Costs and contracts

Meet them in a range of different contexts and settings (include a social element in your selection process). Talk to the people who’ll be doing the work directly and find out what expertise they will bring to the project.

Your third meeting should be all about “costs and contracts”. Aim for a fair deal for both sides – your goal being a win-win contract where the consultants get a client which values their work and will pay a fair price for it.

Beware of over-negotiating fees. Like any supplier, a consultancy that has been squeezed on price may try to take short cuts. You could lose money, while consultants risk losing you as a client – and their reputation.

Performance-related pay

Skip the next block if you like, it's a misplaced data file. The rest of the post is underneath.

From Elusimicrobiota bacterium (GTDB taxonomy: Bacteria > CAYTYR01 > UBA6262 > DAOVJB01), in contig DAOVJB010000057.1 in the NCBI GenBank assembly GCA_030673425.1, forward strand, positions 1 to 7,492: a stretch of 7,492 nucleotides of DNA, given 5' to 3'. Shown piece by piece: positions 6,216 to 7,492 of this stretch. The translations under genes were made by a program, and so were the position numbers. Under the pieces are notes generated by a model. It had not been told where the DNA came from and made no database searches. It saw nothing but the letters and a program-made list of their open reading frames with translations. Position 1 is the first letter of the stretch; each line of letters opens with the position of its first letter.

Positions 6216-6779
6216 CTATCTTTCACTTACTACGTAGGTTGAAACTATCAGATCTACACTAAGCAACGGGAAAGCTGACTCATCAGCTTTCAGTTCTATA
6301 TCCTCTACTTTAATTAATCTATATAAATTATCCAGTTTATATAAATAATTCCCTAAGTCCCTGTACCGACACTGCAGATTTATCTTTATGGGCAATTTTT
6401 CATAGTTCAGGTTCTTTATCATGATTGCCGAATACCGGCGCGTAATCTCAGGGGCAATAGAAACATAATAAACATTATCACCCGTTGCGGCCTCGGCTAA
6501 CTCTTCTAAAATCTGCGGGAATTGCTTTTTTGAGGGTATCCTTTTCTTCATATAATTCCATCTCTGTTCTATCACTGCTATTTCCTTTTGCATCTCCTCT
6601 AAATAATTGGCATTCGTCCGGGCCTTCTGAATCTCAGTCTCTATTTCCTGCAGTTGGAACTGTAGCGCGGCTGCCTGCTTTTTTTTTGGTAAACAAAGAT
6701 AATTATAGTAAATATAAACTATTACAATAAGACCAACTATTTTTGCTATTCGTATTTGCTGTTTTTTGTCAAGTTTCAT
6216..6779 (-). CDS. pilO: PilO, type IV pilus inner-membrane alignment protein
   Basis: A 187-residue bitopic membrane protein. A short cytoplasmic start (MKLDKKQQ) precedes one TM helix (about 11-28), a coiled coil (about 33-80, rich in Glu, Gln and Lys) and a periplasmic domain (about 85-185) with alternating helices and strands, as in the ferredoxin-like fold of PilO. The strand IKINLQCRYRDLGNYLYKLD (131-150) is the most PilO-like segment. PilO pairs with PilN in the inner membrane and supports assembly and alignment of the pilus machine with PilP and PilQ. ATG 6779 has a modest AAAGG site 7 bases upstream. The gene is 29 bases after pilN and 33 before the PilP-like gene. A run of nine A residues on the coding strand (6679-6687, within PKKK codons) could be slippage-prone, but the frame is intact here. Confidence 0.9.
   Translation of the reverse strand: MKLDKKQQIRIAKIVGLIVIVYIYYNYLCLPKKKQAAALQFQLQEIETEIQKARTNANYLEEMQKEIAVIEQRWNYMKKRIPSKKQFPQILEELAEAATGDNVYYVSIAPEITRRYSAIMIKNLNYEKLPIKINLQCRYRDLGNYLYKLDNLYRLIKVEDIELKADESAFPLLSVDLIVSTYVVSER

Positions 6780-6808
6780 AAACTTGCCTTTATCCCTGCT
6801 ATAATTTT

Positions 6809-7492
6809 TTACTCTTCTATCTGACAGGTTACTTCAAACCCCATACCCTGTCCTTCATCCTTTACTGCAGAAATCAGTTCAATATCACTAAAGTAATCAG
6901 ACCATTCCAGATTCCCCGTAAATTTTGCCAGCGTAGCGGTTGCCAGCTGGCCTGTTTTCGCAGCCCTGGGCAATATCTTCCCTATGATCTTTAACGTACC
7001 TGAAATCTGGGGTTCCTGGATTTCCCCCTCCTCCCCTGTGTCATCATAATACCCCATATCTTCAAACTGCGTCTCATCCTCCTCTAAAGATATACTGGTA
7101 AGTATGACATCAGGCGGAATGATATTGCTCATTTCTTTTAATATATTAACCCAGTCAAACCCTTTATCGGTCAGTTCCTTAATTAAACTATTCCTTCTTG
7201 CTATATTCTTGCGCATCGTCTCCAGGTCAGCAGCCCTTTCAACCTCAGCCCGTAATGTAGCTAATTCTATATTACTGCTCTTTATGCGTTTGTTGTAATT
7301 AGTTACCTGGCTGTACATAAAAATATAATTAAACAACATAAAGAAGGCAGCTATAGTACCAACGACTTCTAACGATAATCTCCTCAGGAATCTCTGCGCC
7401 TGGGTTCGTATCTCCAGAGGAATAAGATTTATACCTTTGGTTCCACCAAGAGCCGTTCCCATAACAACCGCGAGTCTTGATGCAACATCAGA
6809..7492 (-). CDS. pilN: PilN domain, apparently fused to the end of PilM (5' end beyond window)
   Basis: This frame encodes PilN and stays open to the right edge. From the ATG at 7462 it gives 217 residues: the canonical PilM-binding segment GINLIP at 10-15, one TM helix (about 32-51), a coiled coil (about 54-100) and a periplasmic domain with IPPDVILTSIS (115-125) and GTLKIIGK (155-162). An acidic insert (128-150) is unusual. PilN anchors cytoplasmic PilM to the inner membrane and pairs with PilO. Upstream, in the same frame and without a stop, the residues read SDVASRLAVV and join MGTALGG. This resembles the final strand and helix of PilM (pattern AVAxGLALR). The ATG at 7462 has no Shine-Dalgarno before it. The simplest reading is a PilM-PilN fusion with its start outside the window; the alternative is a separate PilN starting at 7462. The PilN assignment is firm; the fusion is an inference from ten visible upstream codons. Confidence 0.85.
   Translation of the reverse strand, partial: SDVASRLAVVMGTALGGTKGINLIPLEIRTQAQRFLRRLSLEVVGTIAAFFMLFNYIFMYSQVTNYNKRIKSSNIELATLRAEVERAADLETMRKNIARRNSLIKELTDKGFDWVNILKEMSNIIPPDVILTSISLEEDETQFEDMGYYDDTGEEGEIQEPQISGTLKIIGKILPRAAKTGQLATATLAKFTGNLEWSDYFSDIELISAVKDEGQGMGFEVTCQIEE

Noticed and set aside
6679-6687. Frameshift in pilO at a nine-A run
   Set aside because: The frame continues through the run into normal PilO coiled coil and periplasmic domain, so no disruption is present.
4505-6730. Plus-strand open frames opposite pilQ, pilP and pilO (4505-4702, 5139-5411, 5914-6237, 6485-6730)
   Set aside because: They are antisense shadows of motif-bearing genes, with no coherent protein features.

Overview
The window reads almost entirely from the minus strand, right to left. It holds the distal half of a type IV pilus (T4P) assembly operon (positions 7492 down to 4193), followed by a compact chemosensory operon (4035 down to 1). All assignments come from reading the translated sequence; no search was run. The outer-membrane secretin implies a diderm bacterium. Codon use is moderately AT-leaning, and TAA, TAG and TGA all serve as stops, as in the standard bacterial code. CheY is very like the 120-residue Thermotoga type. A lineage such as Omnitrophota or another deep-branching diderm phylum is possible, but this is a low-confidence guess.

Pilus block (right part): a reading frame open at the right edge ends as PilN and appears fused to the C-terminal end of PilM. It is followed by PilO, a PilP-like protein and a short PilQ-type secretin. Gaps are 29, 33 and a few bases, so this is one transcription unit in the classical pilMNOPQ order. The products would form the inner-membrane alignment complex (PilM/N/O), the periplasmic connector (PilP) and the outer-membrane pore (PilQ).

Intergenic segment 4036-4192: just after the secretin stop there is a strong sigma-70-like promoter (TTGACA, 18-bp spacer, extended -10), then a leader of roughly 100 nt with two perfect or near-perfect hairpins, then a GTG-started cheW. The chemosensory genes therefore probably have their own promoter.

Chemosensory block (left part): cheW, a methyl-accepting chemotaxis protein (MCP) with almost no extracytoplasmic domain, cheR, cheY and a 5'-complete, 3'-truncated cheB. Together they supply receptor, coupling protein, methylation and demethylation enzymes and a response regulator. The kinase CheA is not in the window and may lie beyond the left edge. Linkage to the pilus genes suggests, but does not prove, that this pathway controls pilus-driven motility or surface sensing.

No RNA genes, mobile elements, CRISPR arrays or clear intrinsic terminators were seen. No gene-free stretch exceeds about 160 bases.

For consultancies, the worst relationships are when the client assumes it is going to be taken for a ride. Adversarial relationships result in an inefficient use of time. The best relationships are where both sides are partners and they remain respectful of each other.

Some deals can contain a performance element where a bonus is paid when the consultants achieve a previously agreed measure of success. This can be a great incentive, but deciding which elements are entirely attributable to the consultants’ intervention can be difficult.

Clarifying what you need the consultants to do may sound obvious but it’s surprising how often clients don’t prepare a brief. And they sometimes need to be prepared to fight for it. A good consultant may challenge the brief to ensure they are clear about its boundaries and the client’s expectations. And clients need to be confident about their answers.

The most important parts of the brief are the desired outcomes and the approach to be used. What worked well for one company may not work well for another, so don’t be afraid to disagree with the methods being considered. You are the consultants’ best guide to your company – and they’ll be relying on your judgment.